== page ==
Then, there’s lifecycle costs. Energy Trust incentives can reduce the upfront costs of high-efficiency products, but it’s also helpful to consider the ongoing benefit of energy savings. Many energy efficiency upgrades at multifamily properties can pay back their investment cost in just one to three years, and the savings continue, which is a great financial benefit to the property owner. It’s often more expensive to keep inefficient equipment running than it is to replace it.

Finally, there are resident benefits. Energy-efficient properties can make for happier residents, and that can translate into lower turnover rates, fewer maintenance calls and more positive relationships between property managers and tenants. Prioritizing energy upgrades and promoting properties as sustainable is also a great way for property owners to attract tenants.

How does Energy Trust of Oregon usually help in this process? Tell us a bit about the incentives available to business owners.

Wellington: The first and easiest step is to request a free walk-through of your property by an energy adviser. We’ll walk through common areas, mechanical rooms and dwelling units to evaluate equipment and identify areas for improvements. We then provide a report on opportunities to save so the property manager can make informed decisions about energy projects. This phase also includes the estimated annual savings and projected five-year cumulative savings if the equipment is upgraded.

The second is our free service that provides and installs energy-saving products in individual dwelling units. These include LED bulbs, faucet aerators and showerheads, as well as an advanced power strip to reduce energy costs from electronics. If residents pay their utility bills, they’ll appreciate the savings and the property manager will benefit from water savings. Energy Trust can also provide a more technical study of beneficial energy upgrades for projects like HVAC and other complex systems.

Once a property manager decides on an energy upgrade, Energy Trust pays a cash incentive based on the energy savings that the project will generate.

Based on your experience, what is the most common or biggest mistake that business owners make when planning to upgrade their property? What’s your number-one piece of advice in this area?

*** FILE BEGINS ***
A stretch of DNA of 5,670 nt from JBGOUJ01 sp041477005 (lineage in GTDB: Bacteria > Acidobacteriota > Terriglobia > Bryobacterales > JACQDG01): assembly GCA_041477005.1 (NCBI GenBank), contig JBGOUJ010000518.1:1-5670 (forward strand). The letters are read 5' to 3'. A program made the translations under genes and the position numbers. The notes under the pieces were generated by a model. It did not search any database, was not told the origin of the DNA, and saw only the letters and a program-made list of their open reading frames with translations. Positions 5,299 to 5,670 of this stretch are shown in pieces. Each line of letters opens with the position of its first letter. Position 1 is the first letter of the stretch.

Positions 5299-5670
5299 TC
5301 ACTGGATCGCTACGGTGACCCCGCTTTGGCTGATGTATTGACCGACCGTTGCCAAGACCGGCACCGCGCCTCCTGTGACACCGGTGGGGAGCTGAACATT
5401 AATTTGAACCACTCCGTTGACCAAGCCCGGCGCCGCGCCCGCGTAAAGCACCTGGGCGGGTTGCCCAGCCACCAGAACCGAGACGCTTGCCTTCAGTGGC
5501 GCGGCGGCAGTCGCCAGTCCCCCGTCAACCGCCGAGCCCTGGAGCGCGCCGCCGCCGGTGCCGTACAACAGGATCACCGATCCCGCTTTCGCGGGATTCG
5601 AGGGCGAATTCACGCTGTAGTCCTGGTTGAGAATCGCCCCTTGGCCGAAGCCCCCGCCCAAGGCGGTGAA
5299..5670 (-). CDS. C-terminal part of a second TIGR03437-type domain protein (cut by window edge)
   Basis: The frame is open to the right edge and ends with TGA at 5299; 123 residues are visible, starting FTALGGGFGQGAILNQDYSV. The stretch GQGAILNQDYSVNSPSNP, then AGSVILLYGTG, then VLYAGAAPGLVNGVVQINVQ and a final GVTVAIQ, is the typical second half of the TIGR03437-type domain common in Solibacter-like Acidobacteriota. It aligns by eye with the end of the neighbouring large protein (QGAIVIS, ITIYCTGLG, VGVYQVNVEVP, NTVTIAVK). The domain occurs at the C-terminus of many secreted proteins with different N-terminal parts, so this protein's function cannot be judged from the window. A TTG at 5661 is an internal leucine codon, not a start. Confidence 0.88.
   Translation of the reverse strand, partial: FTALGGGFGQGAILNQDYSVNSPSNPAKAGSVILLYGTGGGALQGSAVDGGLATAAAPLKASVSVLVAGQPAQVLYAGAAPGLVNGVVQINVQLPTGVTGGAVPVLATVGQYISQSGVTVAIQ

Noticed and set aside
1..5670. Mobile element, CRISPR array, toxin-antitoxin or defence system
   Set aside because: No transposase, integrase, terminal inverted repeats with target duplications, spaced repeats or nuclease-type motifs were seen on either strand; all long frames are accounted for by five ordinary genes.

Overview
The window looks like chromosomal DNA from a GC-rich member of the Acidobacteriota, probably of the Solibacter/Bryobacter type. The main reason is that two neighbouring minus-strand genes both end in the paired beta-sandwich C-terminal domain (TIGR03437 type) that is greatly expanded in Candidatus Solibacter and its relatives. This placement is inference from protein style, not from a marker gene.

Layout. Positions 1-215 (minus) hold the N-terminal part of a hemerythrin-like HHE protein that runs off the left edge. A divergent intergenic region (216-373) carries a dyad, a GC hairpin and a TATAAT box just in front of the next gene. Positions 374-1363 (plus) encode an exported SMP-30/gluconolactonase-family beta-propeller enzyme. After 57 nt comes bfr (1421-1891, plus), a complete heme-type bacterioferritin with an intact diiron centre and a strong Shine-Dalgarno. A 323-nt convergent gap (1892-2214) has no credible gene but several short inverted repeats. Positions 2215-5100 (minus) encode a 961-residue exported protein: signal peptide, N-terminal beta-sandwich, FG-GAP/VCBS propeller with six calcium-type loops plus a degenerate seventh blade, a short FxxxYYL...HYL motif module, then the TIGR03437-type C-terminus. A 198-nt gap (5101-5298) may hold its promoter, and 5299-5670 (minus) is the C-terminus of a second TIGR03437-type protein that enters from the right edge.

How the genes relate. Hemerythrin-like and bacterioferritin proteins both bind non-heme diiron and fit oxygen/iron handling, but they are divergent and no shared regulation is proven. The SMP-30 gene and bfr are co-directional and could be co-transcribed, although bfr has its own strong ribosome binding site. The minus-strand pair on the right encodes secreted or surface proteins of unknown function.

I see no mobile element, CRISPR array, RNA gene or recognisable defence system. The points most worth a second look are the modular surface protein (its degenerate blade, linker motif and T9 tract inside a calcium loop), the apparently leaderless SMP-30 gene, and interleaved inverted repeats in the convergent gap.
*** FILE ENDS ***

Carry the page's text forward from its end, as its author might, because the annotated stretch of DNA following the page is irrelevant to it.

Wellington: We encourage our customers to talk with Energy Trust before they undertake a project that could save energy and reduce utility bills. We can provide property managers with helpful information about how they can get the most for their energy dollars by selecting high-efficiency equipment and also let them know about available cash incentives that they might otherwise miss if they move ahead with a purchase without working with their Energy Trust advisor.

Would you give us an example of a recent success story?

Wellington: South Hills Apartments in Pendleton, Ore., is a recent project that we consider to be a huge success. Landlord Nate Brusselback purchased South Hills Apartments in 2017 and has been working with Energy Trust to install energy-efficiency windows as the units become vacant. Brusselback considers the project a win-win for him and his tenants for comfort, appearance and, with the incentives, his bottom line.

To date, Energy Trust’s multifamily program has worked with 12,000 properties like Brusselback’s and provided $30 million in incentives for projects that supported HVAC, weatherization, water heating, lighting, and appliance upgrades. We believe that every kilowatt-hour of electricity or therm of natural gas we save is a success because it means that our customers are getting more for their energy dollars and can invest that savings into other aspects of their business, and residents have more comfortable homes with reduced utility bills as well.